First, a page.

At first apparent, the district decides to withhold public funding from the charter school due to the state of the facilities.

The NOLA Public Schools District plans to withhold education funding from the Lower 9th Ward Friends of King Schools charter school group due to the network’s alleged failure to repair facilities at its Fats Domino property. Avenue (formerly Caffin Avenue), which belongs to the district.

Litouri Smith, acting director of public schools accountability for NOLA, informed Friends of King of the decision to suspend state funding in a May 4 warning letter — a so-called Level 2 warning. , indicating a critical violation of district policy.

Smith wrote that the charter group had not carried out the requested repairs despite a series of inspections dating back to last August, several follow-up requests and a previous warning letter.

Friends of King operates Dr. Martin Luther King Charter School, an 800-student K-12 school, on two campuses it leases from the district, one on Fats Domino Avenue and the other on Law Street, both in the Lower 9th Ward.

The decision to withhold state funding — called Minimum Core Curriculum Funding — from one of its charter schools appears to be a first for the district.

Almost all of the city’s charter schools use campuses and buildings owned by the Orleans Parish School Board and overseen by the district, which acts as the board’s administrative arm. The nonprofit chartered groups that run the schools, however, are responsible for routine maintenance under the terms of their facility lease agreements. These agreements contain a provision allowing the district to withhold MFP funding in the event of non-compliance.

“Friends of King received a Level 1 Notice of Non-Compliance on January 19, 2022 for these issues which defined the required next steps, time frame and continued escalation, including District Managed Remediation with funds from the school, if the issues are not resolved by February 21, 2022,” district spokesperson Taslin Alfonzo wrote in an email Tuesday to The Lens. have been unable to demonstrate such progress with the remaining items identified and, to ensure the safety of the facility, we are moving forward with the final accountability actions provided for in their lease with the District and as set forth in our installation manual.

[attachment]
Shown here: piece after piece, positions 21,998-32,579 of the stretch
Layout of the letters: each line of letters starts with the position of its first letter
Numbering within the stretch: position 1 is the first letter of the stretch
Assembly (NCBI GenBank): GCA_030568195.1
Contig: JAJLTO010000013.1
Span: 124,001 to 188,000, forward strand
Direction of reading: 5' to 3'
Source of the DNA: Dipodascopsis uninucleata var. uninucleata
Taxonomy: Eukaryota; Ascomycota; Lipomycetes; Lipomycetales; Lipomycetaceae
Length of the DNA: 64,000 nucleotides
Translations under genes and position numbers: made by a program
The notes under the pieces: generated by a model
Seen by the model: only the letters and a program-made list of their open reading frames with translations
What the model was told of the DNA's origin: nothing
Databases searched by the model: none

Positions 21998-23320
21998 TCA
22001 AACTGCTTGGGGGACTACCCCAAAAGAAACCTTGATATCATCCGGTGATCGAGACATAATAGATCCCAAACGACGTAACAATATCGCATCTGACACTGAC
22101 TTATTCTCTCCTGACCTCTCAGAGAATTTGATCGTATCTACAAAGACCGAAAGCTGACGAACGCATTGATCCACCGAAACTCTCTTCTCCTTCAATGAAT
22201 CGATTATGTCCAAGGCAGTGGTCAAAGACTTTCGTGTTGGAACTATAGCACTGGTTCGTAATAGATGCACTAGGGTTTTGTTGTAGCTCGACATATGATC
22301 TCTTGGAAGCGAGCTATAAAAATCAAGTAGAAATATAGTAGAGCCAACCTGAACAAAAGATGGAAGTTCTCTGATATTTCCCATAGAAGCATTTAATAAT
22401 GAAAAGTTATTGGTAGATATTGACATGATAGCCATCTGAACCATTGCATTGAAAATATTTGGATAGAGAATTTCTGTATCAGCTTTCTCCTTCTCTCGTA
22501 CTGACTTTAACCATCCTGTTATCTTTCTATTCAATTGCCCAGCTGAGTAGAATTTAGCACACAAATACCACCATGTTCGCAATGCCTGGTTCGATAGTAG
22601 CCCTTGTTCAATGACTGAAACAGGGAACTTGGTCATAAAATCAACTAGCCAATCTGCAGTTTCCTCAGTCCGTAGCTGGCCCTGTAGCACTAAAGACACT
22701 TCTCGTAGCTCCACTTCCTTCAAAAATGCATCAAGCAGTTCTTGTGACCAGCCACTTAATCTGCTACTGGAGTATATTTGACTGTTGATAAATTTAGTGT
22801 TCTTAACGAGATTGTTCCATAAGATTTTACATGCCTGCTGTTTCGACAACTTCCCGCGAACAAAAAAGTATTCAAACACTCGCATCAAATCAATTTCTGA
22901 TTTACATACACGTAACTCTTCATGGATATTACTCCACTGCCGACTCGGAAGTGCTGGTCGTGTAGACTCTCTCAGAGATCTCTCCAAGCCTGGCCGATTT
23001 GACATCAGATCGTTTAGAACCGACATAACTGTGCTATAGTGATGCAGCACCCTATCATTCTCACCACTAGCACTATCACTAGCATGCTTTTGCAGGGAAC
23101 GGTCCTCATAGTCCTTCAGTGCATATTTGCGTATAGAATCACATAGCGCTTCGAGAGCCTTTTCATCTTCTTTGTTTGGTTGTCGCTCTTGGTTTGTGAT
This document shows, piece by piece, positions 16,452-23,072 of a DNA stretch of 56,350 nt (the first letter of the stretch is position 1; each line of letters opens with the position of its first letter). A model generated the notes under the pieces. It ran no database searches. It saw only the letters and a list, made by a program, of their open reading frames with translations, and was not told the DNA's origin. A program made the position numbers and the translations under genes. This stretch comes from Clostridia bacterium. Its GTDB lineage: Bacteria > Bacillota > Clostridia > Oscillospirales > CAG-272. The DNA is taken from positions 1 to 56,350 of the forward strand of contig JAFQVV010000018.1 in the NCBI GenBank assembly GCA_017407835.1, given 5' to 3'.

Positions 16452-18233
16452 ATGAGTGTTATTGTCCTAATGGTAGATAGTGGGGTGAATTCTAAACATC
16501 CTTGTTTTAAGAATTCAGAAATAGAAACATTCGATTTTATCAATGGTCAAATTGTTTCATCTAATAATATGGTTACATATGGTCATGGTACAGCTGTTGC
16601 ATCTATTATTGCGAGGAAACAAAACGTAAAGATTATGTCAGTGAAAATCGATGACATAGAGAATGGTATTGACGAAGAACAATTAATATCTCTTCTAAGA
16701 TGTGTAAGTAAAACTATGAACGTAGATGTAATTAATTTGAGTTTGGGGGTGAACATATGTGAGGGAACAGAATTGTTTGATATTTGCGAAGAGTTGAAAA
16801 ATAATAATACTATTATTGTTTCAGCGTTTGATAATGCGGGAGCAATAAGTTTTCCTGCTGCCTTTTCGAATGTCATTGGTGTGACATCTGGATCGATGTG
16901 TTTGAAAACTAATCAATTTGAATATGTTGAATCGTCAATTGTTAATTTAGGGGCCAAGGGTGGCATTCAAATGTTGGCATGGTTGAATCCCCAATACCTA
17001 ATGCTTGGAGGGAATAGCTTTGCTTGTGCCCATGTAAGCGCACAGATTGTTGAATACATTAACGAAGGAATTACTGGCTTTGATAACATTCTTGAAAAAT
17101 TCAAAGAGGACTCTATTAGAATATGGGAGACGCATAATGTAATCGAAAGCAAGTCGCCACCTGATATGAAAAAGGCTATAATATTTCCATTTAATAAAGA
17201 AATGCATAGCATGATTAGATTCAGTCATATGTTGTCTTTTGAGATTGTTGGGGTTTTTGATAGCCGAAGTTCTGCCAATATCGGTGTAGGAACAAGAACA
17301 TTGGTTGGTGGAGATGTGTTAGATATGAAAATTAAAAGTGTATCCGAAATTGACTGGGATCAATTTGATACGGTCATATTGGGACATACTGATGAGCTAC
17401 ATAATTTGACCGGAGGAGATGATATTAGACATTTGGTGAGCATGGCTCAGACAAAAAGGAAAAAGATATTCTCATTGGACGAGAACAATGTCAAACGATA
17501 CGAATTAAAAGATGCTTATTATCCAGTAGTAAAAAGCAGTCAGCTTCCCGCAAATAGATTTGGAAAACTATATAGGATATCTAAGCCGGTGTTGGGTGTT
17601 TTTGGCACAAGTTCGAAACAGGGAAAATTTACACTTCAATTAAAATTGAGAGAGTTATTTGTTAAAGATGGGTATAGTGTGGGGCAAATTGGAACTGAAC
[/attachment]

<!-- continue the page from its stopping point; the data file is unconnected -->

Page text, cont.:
It is unclear how much money will be withheld. Documents provided by the borough do not say so, and borough officials did not immediately respond to a question from The Lens on Thursday.

The Minimum Foundation Program provides funding to all public and charter schools in the state on a per student basis. When asked if the law allows it, Louisiana Department of Education Deputy Superintendent Beth Scioneaux told The Lens it was a local matter.

“This matter is a matter of contract between the local district and the charter school,” Scioneaux wrote in an email. “LDE is not involved here.”

Charter Group attorney says district focused on minor issues

Friends of King attorney Tracie Washington said the district is too preoccupied with issues that aren’t essential to the operation of the school or the health and safety of students. The first was the condition of two modular buildings that she said will soon be removed from the property.

A report from an environmental contractor carried out in February indicated that high levels of certain types of mold are present in the modules, which have been used for storage for some time. The report also noted that the buildings appear to have been without temperature controls.

“These are going to be destroyed and removed. The cost of environmental remediation is prohibitive and not worth the value of the modules,” Washington said.

The second, she said, is a number of cracked glass blocks on two sides of her elementary school campus. Washington acknowledged the cracks, but said staff at his facility found no water intrusion and caulked the cracks just in case.

The district inspection finds that 20 blocks are broken on one side and 5 on the other. He calls the repair “non-critical” and notes that the repair was not completed during the school year.

On Thursday, cracks in the block were visible from the sidewalk but it was difficult to assess how badly they were damaged.

Washington said the school was struggling to find a contractor capable of carrying out the project and also cited supply chain issues related to COVID-19.

Taslin Alfonzo, NOLA Public Schools spokesperson, said the district understands but the school took far too long to resolve the issue.

“Due to COVID-19 disruptions and supply chain issues, we have allowed several options to provide progress updates to prevent further escalation, such as providing a work order or proof of payment. purchase of supplies for the necessary repair,” Alfonzo wrote. But she said Friends of King failed to show sufficient progress.

Washington said she advised principals to continue to seek a contractor and said the school would seek an extension to the district.

“Do you understand how ridiculous it is for the OPSB to send a letter saying they are withholding all your MFP money for blocks that are decorative, that don’t leak? It’s not a health and safety issue,” Washington said. “We tried to find someone, we couldn’t do it and they couldn’t do it.”

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